I haven’t yet written a post about the hearings for Justice Kavanaugh, although I did listen to most of the confirmation hearings prior to the sexual assault claims, and to every minute of testimony from both Brett Kavanaugh and Christine Blasey-Ford before the Senate Judiciary Committee. Mostly this is because to write, fact-check, and cite everything that needs to be said about it it going to take hours and hours to author and compile.
Putting aside the sexual assault allegations (and even, or especially, considering them if you get right down to it), let’s be absolutely clear on one thing about his nomination, the only thing that matters and the fact that explains everything that happened from the day he was nominated: this entire ordeal was about one thing only, and that is the fate of Roe v. Wade. There is nothing else that mattered about him or his nomination other than that he was seen as potentially the deciding vote in overturning that case and sending the question of abortion back to the states, so that each state can decide for itself how to properly regulate this matter.
Sit on that for a minute. Literally, nothing about Brett Kavanaugh or who he was mattered other than this political fact/perspective/possibility. It literally didn’t matter who he was, where he went to school, where he had practiced law, what his judicial history or philosophy was, what his reputation was among the profession, how many opinions he wrote, how he wrote them, or what issues they covered. His character didn’t matter. His personal history and professional conduct didn’t matter. All that mattered was that he could be the 5th vote in overturning Roe v. Wade. He was an empty vessel containing nothing but this political time bomb.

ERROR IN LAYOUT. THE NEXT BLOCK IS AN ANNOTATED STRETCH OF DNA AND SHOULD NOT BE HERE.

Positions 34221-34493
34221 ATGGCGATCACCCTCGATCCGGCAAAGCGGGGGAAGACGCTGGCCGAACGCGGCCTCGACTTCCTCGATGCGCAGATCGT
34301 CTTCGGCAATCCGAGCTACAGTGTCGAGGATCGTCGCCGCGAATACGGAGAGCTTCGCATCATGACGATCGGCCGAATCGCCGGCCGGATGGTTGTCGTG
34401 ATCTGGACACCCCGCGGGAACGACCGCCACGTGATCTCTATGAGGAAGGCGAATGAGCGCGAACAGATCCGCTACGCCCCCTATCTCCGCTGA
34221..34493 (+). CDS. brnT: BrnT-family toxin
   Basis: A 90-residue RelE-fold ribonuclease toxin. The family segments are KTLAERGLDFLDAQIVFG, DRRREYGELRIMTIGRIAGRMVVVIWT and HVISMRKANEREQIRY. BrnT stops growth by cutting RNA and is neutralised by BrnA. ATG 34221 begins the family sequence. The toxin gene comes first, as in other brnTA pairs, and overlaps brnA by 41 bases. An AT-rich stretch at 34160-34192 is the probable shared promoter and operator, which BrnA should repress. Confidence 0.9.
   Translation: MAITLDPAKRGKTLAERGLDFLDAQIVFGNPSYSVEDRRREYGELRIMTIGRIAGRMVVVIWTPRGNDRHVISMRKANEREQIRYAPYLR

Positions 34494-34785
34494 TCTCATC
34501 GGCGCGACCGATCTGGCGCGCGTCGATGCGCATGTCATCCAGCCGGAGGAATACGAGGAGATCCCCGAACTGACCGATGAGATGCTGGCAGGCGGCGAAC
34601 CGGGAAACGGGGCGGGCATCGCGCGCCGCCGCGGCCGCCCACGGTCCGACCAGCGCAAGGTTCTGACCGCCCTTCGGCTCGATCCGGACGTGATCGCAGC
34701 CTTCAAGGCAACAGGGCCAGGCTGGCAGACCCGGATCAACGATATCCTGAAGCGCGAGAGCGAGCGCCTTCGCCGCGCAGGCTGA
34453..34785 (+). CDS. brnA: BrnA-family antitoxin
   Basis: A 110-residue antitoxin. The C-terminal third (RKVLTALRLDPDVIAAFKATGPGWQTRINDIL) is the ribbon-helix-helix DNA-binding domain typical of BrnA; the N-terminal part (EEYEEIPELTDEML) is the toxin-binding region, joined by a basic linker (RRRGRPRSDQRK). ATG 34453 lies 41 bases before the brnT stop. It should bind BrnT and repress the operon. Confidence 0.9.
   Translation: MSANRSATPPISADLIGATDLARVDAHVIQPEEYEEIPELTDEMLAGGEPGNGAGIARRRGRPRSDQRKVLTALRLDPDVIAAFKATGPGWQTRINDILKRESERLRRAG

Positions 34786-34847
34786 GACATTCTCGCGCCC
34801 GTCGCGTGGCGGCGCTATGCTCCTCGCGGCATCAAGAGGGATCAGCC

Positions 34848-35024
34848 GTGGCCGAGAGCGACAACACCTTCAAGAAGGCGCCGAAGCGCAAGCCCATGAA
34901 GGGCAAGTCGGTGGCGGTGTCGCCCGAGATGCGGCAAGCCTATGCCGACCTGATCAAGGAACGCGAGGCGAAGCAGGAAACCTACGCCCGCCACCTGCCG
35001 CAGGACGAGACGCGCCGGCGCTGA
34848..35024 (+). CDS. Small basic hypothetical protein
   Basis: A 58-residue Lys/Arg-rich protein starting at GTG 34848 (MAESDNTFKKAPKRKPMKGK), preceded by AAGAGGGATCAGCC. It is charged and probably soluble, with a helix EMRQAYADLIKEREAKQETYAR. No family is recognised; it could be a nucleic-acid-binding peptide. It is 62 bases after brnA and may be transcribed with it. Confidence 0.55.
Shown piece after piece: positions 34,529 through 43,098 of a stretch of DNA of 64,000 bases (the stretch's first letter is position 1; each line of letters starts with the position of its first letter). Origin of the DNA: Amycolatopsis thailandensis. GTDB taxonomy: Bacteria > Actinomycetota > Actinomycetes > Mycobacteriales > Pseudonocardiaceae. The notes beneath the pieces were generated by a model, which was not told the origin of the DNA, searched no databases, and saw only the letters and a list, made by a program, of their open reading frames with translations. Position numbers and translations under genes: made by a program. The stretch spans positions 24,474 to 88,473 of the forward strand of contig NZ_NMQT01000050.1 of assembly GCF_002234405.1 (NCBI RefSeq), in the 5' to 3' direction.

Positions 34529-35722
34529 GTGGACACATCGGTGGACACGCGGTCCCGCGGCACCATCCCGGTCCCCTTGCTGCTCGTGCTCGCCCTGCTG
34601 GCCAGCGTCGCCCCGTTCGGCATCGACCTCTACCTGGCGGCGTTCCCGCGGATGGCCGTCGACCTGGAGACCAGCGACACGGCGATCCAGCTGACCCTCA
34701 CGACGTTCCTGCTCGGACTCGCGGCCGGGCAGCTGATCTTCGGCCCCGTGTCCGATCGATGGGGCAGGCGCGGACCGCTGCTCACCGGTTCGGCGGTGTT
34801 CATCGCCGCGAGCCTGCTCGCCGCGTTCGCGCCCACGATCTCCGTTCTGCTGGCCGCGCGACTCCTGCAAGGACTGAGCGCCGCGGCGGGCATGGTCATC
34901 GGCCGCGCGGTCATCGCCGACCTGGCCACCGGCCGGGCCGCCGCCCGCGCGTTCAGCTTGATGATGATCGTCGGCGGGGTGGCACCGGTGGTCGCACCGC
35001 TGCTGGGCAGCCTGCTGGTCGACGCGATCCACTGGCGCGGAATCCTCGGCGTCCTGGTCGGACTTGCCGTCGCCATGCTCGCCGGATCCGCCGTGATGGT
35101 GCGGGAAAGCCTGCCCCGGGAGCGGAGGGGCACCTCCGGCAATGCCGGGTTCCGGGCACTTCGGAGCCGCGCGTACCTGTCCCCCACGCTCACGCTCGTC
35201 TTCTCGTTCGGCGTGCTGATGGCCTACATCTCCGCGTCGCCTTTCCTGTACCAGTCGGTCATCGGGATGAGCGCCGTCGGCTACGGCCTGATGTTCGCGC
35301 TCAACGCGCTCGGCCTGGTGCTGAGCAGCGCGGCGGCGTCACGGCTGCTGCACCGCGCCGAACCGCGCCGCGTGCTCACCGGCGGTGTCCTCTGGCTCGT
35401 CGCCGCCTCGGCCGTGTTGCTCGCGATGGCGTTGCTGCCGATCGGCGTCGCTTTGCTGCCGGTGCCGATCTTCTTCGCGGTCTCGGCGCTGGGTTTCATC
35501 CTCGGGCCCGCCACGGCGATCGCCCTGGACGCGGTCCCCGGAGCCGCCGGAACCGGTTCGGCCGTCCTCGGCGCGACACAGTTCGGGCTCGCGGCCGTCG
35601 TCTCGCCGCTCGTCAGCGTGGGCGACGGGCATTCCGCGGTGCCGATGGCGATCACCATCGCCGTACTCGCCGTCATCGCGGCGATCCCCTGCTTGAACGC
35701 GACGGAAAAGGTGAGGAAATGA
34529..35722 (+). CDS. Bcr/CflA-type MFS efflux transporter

Antonin Scalia predicted this 13 years ago. Sadly, he was as prescient as ever, a veritable Cassandra, cursed to utter prophecies that were true but that no one believed. This is a fantastic lecture, and I highly encourage you to listen to it from the beginning, especially if you find he and originalism confounding and frustrating. But most especially, listen to the snippet below, an excerpt from the last few minutes of his talk. He explains exactly why a nomination like Kavanaugh’s was almost inevitable to happen the way it did, certain to proceed in the fashion it did during the confirmation hearings, and certain to come down to a strictly party-line vote in the senate.
Then ask yourself: is this really the way forward, and how we want this process to work now and until the end of our republic? Because I believe Justice Scalia to be right: this is the natural, inevitable, and only possible outcome from a “living constitution.”
The talk in its entirety